“Shall I acquit someone with dishonest scales, with a bag of false weights?” (Micah 6:11)
Israel extended sympathy to Paris in the wake of attacks — the worst since WWII — and rallied behind Paris after the devastating multiple-terror attack last Friday where Islamic State-linked assailants killed 130 people.
Jerusalem was so sympathetic that it dressed its Old City in the colors of the French flag and brought its own national flag to half-staff.
“On behalf of the people and Government of Israel, I extend our deepest sympathies to the people of France and to the families of those who were brutally murdered in Paris last night. We also extend our wishes for a speedy recovery to the wounded,” Netanyahu stated last Saturday. “Israel stands shoulder-to-shoulder with France in this common battle against militant Islamic terrorism.”
“I’ve instructed Israel’s security and intelligence forces to assist their French counterparts and their counterparts from other European countries in any way possible,” Prime Minister Benjamin Netanyahu said. “Terrorism must always be condemned. It must always be fought. Innocent people in Paris, like those in London, Madrid, Mumbai, Buenos Aires and Jerusalem, are the victims of militant Islamic terrorism, not its cause.”
“The State of Israel stands shoulder to shoulder with France in the fight against terror,” Deputy Foreign Minister Tzipi Hotovely said Tuesday. “The people of Israel in their entirety mourn with the people of France following the terror attack that transpired last Friday night. The entire world is awakening to the reality of Islamic terrorism, which is motivated by an ideology that challenges the very foundations of the free world.”
Indeed, just a week after the attack in Paris, Islamic terrorists struck in Mali, raiding a hotel as people gathered for breakfast. At least 22 people died, among whom was a 60-year-old Israeli identified as Samuel Benalal.
Of course, Israel itself continues to experience a wave of terror. Between October 1, 2015 and November 19, 2015, terrorists have perpetrated 70 stabbings, 10 shootings, and 10 car rammings.
On Sunday, a Palestinian taxi driver tried to run down a group of Israeli pedestrians at Kfar Adumim junction (east of Jerusalem). Upon failing to hit them, he got out of the car and attacked them with a knife. One man was wounded, and the attacker was shot and killed.
On Saturday, in Kiryat Gat, four people were wounded in a stabbing attack. One was a 13-year-old girl. The stabber was captured several hours later.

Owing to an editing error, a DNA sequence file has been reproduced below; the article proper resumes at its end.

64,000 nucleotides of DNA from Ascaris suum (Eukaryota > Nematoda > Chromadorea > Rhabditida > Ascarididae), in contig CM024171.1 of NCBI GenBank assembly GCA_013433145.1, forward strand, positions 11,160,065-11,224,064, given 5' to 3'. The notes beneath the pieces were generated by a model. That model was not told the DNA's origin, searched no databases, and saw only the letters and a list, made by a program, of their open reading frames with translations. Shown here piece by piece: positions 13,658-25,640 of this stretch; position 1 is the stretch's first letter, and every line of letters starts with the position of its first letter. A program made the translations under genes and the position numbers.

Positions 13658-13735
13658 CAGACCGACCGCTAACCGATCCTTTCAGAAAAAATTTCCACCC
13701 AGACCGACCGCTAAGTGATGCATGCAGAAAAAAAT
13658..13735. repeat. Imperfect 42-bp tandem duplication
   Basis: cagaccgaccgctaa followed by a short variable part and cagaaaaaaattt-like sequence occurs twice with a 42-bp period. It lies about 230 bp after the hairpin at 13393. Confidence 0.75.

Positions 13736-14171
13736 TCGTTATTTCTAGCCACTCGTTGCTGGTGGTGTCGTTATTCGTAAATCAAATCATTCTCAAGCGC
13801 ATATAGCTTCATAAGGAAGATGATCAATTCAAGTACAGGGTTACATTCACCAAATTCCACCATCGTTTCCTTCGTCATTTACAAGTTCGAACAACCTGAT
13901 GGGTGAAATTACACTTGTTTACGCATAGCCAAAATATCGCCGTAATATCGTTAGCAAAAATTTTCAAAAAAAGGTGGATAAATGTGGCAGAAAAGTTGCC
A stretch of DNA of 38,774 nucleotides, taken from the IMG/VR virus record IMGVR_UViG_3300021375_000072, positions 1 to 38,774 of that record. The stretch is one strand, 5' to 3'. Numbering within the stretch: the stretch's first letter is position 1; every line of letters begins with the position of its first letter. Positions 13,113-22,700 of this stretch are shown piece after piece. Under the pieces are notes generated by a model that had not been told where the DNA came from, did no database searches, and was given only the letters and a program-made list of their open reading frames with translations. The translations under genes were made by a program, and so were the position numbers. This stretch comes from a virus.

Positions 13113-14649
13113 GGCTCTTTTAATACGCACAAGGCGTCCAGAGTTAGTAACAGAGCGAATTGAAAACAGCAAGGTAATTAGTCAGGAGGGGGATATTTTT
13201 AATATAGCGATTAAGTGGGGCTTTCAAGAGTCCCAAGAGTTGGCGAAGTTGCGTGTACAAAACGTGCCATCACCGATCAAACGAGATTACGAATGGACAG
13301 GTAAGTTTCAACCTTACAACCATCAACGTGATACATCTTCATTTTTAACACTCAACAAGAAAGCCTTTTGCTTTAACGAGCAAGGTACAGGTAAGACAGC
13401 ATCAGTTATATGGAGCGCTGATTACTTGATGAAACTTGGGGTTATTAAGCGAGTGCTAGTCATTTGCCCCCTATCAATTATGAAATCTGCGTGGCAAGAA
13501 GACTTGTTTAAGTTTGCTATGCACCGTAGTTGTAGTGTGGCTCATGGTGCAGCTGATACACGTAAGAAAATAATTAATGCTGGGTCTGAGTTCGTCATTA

Thursday was the bloodiest day with two people killed and one wounded in a stabbing attack during afternoon prayers in a Judaica store in Tel Aviv. In Gush Etzion, three people were killed when a Palestinian terrorist opened fire with a submachine gun on cars in a traffic jam. One fatality was 18-year-old Ezra Schwartz, an American participating in a nine-month volunteer program.
Hours before the Islamist attack in Paris, a Palestinian gunmen shot a car full of family members near Hebron, killing 40-year-old Ya’akov Litman and his 18-year-old son, Netanel. Also in the car and lightly wounded were Litman’s wife, 16-year-old son and three daughters, 11, 9 and 5.
“In Israel, as in France, terrorism is terrorism and standing behind it is radical Islam and its desire to destroy its victims,” Netanyahu said on the Monday after the attacks. “The time has come for countries to condemn terrorism against us to the same degree that they condemn terrorism everywhere else in the world.”
Meanwhile, Israel is not only being blamed for acts of terror against itself, it is being accused of Islamic-sourced terrorism, such as that which has been committed by the Islamic State—in Paris and elsewhere.
“It’s one thing that they blame us, rather than the terrorists, for the terror against us, but the greater [absurdity] is that we are being blamed for the terror against the French,” Netanyahu said of Swedish Foreign Minister Margot Wallström’s comments linking Islamist radicalization with Palestinian bitterness over claims that they have “no future.” (Ynet)
“Whoever fatuously attempts to create a link between radical Islamist attacks and the current problems between Israel and the Palestinians is fooling himself, his people and international public opinion,” said Israel’s foreign ministry following Wallström’s statement.
Many Palestinians celebrate acts of terror against Israelis, hailing them as heroes. While the Palestinian Authority has named streets, sports matches and stadiums after terrorists that have been killed as a result of their crimes, Chairman Mahmoud Abbas (of the Fatah party) claims “intolerable conditions” and blames Jewish settlers for “escalating violence.”
“We are not to blame, any more than the people of Paris are to blame,” Netanyahu said at the Jerusalem Post Diplomatic Conference on Wednesday, where he also said Palestinian rejection of Israel as a Jewish homeland “has become confused with militant Islam.”
Last Saturday, Abbas offered France a sympathy card: “We condemn the terrorist #ParisAttacks and we extend our sympathy and solidarity with the French people and government,” yet he has refused to condemn the Litmans’ murders that happened the same day. (JP)
Meanwhile, the official Facebook page of Abbas’ party’s displays a cartoon showing Netanyahu helping a Muslim terrorist in Paris aim his gun. An opinion article in the PA daily newspaper Al-Hayat Al-Jadida (The New Life) similarly claimed Israeli involvement in Paris as a result of European labeling of products created by Israelis and Jews. (JTA)
“That is an absurdity that is comical if it were not so tragic,” Netanyahu said of Israel receiving blame for Islamic attacks on internationals. Yet, to militant Islam, “we are not the cause, we are the obstacle,” he added. (JPost)